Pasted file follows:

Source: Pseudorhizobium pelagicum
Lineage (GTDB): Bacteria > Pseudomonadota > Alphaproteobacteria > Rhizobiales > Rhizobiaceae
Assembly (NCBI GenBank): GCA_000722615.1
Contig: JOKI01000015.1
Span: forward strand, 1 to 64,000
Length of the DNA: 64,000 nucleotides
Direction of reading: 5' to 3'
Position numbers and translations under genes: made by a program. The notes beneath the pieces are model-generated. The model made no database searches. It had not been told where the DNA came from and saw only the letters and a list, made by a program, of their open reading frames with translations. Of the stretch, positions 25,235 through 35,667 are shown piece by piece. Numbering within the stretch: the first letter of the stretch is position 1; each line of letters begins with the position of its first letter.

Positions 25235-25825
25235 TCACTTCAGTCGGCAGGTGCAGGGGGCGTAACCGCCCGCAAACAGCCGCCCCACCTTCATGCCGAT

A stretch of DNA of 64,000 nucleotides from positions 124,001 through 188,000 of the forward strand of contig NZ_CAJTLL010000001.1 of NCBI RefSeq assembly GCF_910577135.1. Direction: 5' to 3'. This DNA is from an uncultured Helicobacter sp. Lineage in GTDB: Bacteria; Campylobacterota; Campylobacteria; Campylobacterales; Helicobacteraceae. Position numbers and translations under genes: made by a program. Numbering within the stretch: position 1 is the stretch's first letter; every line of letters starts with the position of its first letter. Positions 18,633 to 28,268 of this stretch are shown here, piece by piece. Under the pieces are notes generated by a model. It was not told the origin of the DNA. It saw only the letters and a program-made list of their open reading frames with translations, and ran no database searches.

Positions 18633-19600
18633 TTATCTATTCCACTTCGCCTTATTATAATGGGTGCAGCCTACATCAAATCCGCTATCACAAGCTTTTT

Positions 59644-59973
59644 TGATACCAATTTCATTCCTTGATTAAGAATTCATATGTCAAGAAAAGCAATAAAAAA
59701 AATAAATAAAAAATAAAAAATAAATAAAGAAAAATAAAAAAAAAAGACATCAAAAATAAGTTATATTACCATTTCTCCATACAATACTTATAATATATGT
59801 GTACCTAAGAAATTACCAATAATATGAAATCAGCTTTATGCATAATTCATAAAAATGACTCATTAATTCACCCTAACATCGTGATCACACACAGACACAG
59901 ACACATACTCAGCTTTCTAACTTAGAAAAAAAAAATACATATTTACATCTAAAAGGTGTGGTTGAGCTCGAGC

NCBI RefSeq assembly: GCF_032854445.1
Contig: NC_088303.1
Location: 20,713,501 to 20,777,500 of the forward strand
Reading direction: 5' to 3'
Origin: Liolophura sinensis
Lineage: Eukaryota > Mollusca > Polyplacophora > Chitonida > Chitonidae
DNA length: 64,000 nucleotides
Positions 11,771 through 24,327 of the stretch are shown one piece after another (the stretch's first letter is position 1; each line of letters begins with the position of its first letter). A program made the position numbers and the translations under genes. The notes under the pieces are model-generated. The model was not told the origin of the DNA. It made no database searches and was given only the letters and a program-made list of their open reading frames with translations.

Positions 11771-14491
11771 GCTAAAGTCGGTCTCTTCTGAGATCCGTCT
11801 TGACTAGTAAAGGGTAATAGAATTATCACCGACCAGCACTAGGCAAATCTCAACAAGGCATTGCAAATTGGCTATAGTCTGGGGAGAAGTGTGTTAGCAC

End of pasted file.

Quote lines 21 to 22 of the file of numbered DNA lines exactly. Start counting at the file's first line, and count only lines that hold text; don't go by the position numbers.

Location: 20,713,501 to 20,777,500 of the forward strand
Reading direction: 5' to 3'